Change Auditor Threat Detection can spot and score multiple indicators of abnormal AD

activity, including the following:

  • A spike in the volume of changes to AD that a user performs compared to their individual norm, which can indicate that the account has been compromised and is being used to corrupt or destroy critical directory data
  • Privileged users performing administrative actions that are not part of their standard routine, such as a first-level helpdesk rep who is responsible only for unlocking user accounts and resetting their passwords but who has suddenly begun creating new user accounts or changing group memberships
  • Users making membership changes to sensitive privileged AD groups, which could indicate unapproved privilege escalation
  • A significant spike in AD account changes, which could indicate an interactive privileged account being used to run scripts
  • An abnormal number of failed AD changes, which could indicate an attacker attempting to exploit compromised credentials

Figure 2. Change Auditor Threat Detection not only detects suspicious actions, like setting a password to never expire, but puts them in context of the user's other actions to assess the true risk.

Figure 3. Change Auditor Threat Detection can spot spikes in AD activity that are abnormal for a particular user.

Brute-force attack

Brute-force attacks come in a variety of shapes. In traditional password cracking attempts, attackers repeatedly try to guess a user's password; they risk getting caught or being locked out after multiple failed attempts, but with some knowledge of the victim's password history, they might be able to successfully authenticate. Brute-force attacks can also be initiated from within the network by worms or other malware designed to identify user accounts and attempt to crack their passwords using password dictionaries.

However, you don't want to get an alert every time a user account makes multiple failed attempts to log on, because that doesn't always indicate that a user account is under brute-force attack. In fact, it is usually the result of a network configuration issue or a user entering their password incorrectly. That's why Change Auditor Threat Detection evaluates and scores threat indicators in the context of other anomalous activity, so that alerts are raised only when a pattern of truly suspicious behavior is detected, which dramatically reduces false positives.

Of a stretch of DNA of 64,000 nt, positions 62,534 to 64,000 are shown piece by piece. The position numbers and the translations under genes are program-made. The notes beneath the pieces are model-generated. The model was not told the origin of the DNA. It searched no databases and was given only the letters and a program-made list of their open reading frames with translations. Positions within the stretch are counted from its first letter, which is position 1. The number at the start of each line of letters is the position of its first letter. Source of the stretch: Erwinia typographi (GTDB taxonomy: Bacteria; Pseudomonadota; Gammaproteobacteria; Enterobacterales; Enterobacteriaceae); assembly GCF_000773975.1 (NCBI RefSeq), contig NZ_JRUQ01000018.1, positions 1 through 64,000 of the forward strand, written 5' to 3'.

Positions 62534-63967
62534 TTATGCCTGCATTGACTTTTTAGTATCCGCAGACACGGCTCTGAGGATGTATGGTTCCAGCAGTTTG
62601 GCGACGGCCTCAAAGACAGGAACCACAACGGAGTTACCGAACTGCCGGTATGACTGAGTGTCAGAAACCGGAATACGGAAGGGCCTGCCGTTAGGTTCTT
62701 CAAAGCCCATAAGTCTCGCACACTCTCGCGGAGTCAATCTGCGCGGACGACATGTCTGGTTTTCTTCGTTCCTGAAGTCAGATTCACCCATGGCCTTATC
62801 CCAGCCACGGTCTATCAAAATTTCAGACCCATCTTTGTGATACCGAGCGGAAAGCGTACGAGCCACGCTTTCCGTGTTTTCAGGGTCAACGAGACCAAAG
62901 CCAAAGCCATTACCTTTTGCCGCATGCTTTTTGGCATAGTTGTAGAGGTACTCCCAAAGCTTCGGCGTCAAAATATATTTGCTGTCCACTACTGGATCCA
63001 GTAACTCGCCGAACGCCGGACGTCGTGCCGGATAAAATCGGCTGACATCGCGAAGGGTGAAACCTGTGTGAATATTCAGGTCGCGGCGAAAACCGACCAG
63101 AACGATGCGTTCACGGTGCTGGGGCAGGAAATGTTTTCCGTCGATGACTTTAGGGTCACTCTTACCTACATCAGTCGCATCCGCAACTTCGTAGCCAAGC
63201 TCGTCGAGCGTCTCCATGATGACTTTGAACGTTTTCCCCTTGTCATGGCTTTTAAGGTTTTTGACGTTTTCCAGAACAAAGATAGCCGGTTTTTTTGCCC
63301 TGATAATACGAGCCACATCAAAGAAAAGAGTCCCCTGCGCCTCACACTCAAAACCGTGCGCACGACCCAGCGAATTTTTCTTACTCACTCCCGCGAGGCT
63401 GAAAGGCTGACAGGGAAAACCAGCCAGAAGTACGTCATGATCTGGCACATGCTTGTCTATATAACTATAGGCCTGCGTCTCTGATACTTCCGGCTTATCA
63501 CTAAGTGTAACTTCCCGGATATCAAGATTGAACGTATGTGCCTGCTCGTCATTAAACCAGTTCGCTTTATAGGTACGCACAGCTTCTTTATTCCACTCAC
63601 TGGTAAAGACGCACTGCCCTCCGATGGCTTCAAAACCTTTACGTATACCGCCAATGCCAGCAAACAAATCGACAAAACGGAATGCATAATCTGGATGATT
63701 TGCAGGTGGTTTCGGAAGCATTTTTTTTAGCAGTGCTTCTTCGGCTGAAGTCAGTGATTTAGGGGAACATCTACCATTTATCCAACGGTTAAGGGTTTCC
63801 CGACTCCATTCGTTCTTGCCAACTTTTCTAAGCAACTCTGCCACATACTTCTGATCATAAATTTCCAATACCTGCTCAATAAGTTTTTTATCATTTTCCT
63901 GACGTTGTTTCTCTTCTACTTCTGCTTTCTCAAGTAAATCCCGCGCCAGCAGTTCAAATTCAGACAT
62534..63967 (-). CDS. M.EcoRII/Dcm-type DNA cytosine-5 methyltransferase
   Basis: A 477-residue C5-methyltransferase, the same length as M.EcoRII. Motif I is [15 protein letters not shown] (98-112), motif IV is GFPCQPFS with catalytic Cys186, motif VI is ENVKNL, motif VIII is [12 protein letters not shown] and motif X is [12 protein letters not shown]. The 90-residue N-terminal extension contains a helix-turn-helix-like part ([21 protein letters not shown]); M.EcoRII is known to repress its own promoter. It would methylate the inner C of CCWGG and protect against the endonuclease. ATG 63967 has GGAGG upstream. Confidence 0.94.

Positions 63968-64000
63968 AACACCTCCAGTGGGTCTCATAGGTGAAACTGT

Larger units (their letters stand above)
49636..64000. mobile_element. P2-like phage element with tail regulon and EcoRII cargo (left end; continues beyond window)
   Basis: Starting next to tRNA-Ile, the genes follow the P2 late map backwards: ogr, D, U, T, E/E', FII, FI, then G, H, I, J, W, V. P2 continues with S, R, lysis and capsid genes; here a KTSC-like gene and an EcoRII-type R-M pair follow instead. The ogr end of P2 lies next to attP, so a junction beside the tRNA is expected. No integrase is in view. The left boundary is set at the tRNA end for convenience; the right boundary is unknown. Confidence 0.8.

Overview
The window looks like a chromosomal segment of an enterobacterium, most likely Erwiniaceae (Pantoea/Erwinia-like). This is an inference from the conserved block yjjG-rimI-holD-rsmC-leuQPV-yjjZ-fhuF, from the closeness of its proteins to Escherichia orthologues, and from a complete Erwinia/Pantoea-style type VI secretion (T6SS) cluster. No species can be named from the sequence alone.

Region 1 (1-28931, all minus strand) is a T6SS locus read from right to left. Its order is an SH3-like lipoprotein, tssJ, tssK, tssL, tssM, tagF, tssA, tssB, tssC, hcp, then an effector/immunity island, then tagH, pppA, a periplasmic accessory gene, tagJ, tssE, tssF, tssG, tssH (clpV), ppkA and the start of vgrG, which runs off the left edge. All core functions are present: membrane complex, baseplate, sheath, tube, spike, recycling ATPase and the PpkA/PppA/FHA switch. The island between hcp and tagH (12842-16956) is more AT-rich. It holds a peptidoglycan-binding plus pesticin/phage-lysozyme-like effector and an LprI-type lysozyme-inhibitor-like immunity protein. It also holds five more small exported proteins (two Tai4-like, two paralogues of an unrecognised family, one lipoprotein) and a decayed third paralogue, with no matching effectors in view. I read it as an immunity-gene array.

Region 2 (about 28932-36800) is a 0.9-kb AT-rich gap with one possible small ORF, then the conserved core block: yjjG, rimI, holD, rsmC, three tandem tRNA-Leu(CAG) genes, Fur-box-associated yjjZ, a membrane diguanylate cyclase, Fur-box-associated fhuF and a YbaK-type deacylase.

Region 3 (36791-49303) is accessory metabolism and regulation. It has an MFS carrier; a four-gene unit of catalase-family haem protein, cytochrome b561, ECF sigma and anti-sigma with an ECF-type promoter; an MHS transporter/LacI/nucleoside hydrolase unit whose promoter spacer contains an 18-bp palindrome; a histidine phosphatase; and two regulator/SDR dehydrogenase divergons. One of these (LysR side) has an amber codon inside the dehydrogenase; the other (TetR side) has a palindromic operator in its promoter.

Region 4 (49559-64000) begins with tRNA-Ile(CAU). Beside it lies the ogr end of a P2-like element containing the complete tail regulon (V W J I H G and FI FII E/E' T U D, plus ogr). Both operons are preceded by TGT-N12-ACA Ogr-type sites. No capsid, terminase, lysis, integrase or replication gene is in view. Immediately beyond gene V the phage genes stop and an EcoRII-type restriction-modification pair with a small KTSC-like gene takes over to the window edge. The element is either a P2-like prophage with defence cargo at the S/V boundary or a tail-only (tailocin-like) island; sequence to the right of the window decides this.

Moreover, each brute-force alert that the solution raises includes all the context of the security events that triggered it, so it's easy to investigate where the authentication attempts originated and whether it is simply the legitimate account owner attempting to log on.

By correlating failed logons with other user actions, Change Auditor Threat Detection can alert you to true brute-force attacks without drowning you in false positives.

Snooping user

Snooping is unauthorized access to data. For example, an internal user who is inappropriately curious might attempt to browse servers and folders that they shouldn't be accessing, such as salary information or reorg plans. An actively malicious rogue employee might actively try to locate and steal valuable corporate information for personal gain or other reasons. More sophisticated snooping methods use software programs to remotely monitor activity on a computer or perform automated discovery of file resources.

Change Auditor Threat Detection highlights not only failed attempts to access data a user clearly does not have permissions for, but also successful attempts to access data that is outside of the user's proper purview but where permissions may not have been set restrictively enough.

Indicators of this activity include:

  • A high number of file access attempts in a short period of time
  • A high number of failed file access events
  • Attempts to access file servers and folders the user has rarely or never accessed in the past

Figure 4. Change Auditor Threat Detection alerts you to users attempting to access data they don't have permissions to view or that is outside their normal responsibilities.